A fix-it-all householder or a “jack-of-all-trades” is a person that is skilled in a wide range of repairs around the home. Being friends with a family handyman (or a handywoman, for that matter) is a blessing, but becoming one yourself is even more, well … handy!
If you’re willing to put in the time and effort into learning the ways of being handy (and invest in the right tools) you could be on your way to becoming your district or neighborhood’s fix-it-all householder. Although it is a commitment, there are few things that feel better than being able to perform home maintenance or repair a plumbing issue for the fraction of the cost of hiring a professional.
Here’s everything you need to know about becoming a ix-it-all householder.
Invest in tools
Tools are a big part of becoming a fix-it-all householder. With the correct tools, a job can take minutes instead of hours. Start small by purchasing essentials like a hammer, screwdriver, pliers, and an adjustable wrench. You should also eventually invest in an electric drill, ladder, and cordless nail gun.
As your projects become more complex, it may be a better idea to rent the heavy-duty tools and equipment you require for individual jobs, instead of purchasing your own. When buying a tool, ask yourself if you will use it frequently after you’ve completed your current project.
Have a designated workshop
A fix-it-all householder needs a workshop! Having a dedicated workspace for your projects will help you stay organized and on task. A workbench will come in handy as well. If you can’t start with a workshop, even a small space in your home will do. Store your tools in or near the same area so they are conveniently located. Home repair often requires lots of small tools to complete, so prepare for your workshop to fill up fast!
Take free classes
Several home improvement stores like Lowes, Home Depot, and locally owned hardware stores offer free classes on home improvement projects. Some examples of the skills you could learn include, how to paint a room, how to lay tile, how to install a faucet, etc. Classes usually last between 2-3 hours and can be very helpful for homeowners looking to learn basic skills.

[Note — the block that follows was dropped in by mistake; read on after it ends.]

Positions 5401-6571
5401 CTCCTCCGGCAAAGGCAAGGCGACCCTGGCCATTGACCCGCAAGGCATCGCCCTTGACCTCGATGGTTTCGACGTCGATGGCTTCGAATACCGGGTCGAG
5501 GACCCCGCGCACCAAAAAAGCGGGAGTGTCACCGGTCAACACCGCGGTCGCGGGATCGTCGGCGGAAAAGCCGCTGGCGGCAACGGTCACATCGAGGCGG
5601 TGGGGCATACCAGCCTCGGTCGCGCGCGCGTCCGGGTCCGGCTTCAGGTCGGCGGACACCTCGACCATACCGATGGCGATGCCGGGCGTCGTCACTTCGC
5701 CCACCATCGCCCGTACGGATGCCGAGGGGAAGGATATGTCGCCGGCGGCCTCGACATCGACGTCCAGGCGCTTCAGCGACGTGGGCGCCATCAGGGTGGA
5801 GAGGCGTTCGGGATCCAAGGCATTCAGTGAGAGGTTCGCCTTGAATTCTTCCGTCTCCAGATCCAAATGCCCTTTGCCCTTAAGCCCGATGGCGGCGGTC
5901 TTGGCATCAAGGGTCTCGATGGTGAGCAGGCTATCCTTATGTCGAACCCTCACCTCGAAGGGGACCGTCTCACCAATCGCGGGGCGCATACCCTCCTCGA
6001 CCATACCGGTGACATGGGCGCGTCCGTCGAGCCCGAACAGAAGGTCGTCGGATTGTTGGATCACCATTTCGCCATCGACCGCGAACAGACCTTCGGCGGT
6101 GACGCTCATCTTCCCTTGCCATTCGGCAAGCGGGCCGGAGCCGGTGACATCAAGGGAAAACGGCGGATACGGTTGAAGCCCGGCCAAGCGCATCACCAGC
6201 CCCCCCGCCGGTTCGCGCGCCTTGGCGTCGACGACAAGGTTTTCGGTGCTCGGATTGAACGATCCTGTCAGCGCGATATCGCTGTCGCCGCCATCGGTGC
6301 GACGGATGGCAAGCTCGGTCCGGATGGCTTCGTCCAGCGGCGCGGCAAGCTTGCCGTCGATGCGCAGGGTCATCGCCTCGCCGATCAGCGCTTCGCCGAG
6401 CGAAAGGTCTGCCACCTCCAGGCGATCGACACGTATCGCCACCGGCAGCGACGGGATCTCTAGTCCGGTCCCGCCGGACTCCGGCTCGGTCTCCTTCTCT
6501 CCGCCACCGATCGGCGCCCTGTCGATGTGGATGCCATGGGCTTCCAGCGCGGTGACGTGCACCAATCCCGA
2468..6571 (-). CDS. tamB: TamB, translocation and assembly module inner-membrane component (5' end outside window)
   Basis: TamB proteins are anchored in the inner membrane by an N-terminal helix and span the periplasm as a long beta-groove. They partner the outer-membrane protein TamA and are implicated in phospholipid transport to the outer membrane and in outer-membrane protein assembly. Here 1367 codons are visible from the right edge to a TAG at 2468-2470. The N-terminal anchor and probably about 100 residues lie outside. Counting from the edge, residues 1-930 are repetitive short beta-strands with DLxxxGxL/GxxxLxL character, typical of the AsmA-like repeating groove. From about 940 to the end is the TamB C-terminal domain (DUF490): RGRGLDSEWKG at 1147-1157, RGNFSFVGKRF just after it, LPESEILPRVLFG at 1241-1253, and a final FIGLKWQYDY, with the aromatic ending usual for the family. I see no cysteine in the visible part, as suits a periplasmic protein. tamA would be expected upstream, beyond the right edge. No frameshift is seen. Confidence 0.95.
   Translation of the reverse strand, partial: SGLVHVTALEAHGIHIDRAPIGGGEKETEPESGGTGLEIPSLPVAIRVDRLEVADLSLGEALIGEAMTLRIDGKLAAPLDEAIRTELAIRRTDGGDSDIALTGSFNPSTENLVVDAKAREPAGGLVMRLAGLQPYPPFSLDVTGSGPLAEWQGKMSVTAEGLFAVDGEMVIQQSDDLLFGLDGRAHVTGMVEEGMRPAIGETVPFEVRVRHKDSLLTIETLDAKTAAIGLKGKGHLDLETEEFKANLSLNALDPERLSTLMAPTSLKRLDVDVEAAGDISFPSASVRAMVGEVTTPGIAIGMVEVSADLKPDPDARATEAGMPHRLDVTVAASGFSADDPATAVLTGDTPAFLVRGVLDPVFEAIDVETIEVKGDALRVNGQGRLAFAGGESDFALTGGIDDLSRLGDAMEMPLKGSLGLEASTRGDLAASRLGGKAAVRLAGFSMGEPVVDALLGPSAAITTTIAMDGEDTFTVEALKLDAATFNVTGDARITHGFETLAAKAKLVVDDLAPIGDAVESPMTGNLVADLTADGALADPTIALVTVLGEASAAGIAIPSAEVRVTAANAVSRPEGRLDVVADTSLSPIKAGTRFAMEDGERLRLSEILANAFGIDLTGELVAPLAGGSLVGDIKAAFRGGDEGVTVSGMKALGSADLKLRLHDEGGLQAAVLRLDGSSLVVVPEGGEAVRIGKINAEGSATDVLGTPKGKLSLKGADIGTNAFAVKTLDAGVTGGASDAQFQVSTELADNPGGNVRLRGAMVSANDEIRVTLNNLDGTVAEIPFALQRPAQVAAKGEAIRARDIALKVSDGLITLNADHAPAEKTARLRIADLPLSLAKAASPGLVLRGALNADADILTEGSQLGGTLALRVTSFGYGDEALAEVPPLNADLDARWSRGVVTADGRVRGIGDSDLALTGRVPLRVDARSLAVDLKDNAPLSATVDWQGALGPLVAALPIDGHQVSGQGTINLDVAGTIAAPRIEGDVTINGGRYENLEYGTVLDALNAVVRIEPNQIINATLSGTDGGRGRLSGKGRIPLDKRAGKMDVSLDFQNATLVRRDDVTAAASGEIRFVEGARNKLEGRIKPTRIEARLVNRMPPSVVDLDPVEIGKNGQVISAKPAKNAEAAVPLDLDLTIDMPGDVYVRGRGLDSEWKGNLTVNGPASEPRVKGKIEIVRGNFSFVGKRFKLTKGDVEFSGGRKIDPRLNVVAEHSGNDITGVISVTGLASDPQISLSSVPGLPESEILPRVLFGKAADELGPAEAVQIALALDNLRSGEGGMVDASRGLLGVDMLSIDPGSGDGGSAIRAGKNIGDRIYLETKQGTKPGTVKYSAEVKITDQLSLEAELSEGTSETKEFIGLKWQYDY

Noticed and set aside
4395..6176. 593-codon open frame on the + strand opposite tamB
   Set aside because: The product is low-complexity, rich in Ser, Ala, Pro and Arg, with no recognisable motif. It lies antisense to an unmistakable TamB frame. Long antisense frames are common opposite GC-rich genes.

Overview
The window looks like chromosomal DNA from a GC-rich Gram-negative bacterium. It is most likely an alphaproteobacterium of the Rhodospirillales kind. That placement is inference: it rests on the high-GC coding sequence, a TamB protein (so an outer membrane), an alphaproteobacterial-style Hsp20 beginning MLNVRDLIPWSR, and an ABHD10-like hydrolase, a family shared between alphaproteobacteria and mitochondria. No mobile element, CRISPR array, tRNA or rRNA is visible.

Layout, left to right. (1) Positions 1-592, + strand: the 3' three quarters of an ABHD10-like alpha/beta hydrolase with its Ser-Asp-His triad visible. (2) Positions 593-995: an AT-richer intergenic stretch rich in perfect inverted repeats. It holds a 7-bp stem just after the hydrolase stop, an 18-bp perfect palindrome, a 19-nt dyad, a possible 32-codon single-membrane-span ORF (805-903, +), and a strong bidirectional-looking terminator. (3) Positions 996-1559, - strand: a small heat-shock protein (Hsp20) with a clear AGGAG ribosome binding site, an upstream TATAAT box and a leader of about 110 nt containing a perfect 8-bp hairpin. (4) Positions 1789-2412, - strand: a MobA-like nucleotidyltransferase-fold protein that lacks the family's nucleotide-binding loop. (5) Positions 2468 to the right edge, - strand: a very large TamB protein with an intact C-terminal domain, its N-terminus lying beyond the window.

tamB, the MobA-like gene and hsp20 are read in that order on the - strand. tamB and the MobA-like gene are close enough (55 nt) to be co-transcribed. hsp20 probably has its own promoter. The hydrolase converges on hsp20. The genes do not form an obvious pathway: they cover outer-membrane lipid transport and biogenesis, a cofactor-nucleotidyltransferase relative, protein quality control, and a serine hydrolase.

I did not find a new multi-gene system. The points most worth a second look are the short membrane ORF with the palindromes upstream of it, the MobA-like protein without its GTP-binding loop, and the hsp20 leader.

Do your own online research
There are thousands of how-to videos available online for free. The videos offer advice on proper tools, materials, and step-by-step guidelines.
Once you’ve done research, and completed a couple projects based on videos you’ve seen online, you will recognize sites you trust and find useful. Remember, always read the comments section, if a video or article is giving bad advice, it will be evident in the comments section.
Keep your owner’s manuals
Unfortunately, your house doesn’t come with an owner’s manual. Instead, it comes with a million little owner’s manuals — one for every major appliance, your TV, your hot tub, etc. As a homeowner, you can feel like you’re drowning in owner’s manuals.
But don’t throw them away. If you’re having a difficult time figuring out where to put them, consider placing a small filing cabinet under the bench in your workshop.
That being said, when you buy a tool or product, read the owner’s manual for instructions on how to properly use or install it. For example, if you purchase a ceiling fan, read the guide and follow the steps for its general assembly. Oftentimes, the knowledge shared in a manual can be used for other similar projects.
Keep spare parts
You never know what you might need when you’re in the middle of a project, so it is important to keep spare parts from past projects. These include things like nails, screws, batteries, wires, glue, and washers. For larger projects, you might want to keep extra lumber, tile, and paint.
Write it down
As you acquire new skills and become a fix-it-all householder, take the time to write down what you’ve learned. Take notes on what worked and what didn’t. Snap photos of your projects during different stages of completion. Print out your photos on a standard sheet of paper and write notes underneath of what the photo represents. That way, when you come across an issue you’re sure you’ve dealt with before, you will have the right info readily available.
Always put safety first
It goes without saying, but handiwork is not an area where you should be taking risks. Take all the proper safety precautions.
Here are some general safety rules to keep in mind:
- Always wear the appropriate safety equipment
- Make sure to turn off the breakers to areas where you will be working with electricity connections
- Turn off your main water source when working on plumbing issues
- Use extension cords when needed instead of stretching a tool’s cord too far and either damaging it or creating a hazard
- Unplug appliances or other motorized items you are working on to prevent electrocution and fire dangers. When working with electricity, make sure you are not close to standing water
OSHA has several resources on common construction safety issues and how to prevent them from happening.
Ask for help
If a project feels a little out of your depth, hire an experienced contractor. It is better to get expert advice than trying to complete it on your own and causing damage to your property.
Even if you have to hire a contractor, you will learn a lot by observing the work completed, which means you may be able to handle a similar project on your own the next time around.